Sending bobby calves containing a prohibited drug to the works has earned a Waimate dairy farm company a record-breaking $6,000 fine in a case brought by the New Zealand Food Safety Authority (NZFSA).
In September last year Cantley Developments Limited sent 35 bobby calves for processing. A randomly selected calf showed residues of sulphonamides, which are a class of drugs commonly used for the treatment of bacterial infections in cattle. This residue level does not pose a risk to human health, but its presence in meat is prohibited.
In Timaru District Court Judge Moran ordered Cantley Developments Limited to pay a fine of $6000 plus court costs. Employee Janet McKenzie, who had purchased the agricultural compound, was fined $500 plus court costs.
NZFSA’s assistant director Justin Rowlands says a fine of no more than $1000 has typically been imposed for this type of case. “This case sets an excellent new precedent.”
He warned that farmers need to be very aware of dosage rates and withholding periods for the particular veterinary compounds they use. “We have robust monitoring and surveillance programmes in place and we are actively looking for instances of non-compliance.”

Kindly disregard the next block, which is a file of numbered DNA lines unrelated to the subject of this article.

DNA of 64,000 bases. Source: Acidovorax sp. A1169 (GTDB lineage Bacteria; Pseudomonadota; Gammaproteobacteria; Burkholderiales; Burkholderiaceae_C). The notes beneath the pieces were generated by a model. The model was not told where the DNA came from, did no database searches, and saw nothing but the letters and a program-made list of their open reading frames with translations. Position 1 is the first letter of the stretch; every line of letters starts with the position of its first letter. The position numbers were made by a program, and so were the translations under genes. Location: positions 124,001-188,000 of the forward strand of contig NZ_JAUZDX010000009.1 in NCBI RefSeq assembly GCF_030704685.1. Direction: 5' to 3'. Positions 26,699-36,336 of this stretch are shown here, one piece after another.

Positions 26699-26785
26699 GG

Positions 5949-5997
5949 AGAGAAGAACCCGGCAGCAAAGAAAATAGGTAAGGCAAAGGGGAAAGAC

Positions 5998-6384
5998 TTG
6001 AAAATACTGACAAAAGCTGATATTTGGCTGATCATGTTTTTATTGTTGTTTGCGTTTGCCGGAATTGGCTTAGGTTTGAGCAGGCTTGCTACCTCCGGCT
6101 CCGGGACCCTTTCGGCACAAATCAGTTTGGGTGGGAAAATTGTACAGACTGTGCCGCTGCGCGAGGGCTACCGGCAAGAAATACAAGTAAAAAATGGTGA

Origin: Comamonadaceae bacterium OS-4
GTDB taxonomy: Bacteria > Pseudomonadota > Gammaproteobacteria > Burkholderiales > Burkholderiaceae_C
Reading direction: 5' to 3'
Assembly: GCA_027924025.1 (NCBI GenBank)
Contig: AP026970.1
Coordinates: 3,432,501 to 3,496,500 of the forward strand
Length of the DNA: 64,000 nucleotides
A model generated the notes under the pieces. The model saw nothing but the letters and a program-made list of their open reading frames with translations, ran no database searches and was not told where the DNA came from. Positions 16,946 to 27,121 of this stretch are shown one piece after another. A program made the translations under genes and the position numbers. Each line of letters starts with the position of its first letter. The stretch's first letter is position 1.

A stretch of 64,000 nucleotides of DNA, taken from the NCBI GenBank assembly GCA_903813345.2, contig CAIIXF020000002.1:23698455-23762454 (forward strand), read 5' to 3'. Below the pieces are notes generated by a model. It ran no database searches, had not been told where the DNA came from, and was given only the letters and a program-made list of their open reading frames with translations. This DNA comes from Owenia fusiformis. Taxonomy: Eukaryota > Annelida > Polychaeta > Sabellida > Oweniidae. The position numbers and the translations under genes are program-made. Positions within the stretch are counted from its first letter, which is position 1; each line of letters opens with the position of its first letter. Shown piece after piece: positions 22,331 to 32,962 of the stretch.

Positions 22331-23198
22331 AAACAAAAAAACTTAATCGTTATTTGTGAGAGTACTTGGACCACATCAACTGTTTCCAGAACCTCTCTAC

The Animal Products Act 1999 prohibits suppliers of farmed mammals from sending animal material for processing if it has been treated with or exposed to a registered agricultural compound and is within the withholding period.
Judge Moran considered a starting point sentence of a $10,000 fine appropriate for the company and $2,000 for the individual, but because they pleaded guilty and the exposure was accidental rather than deliberate, he reduced both sentences.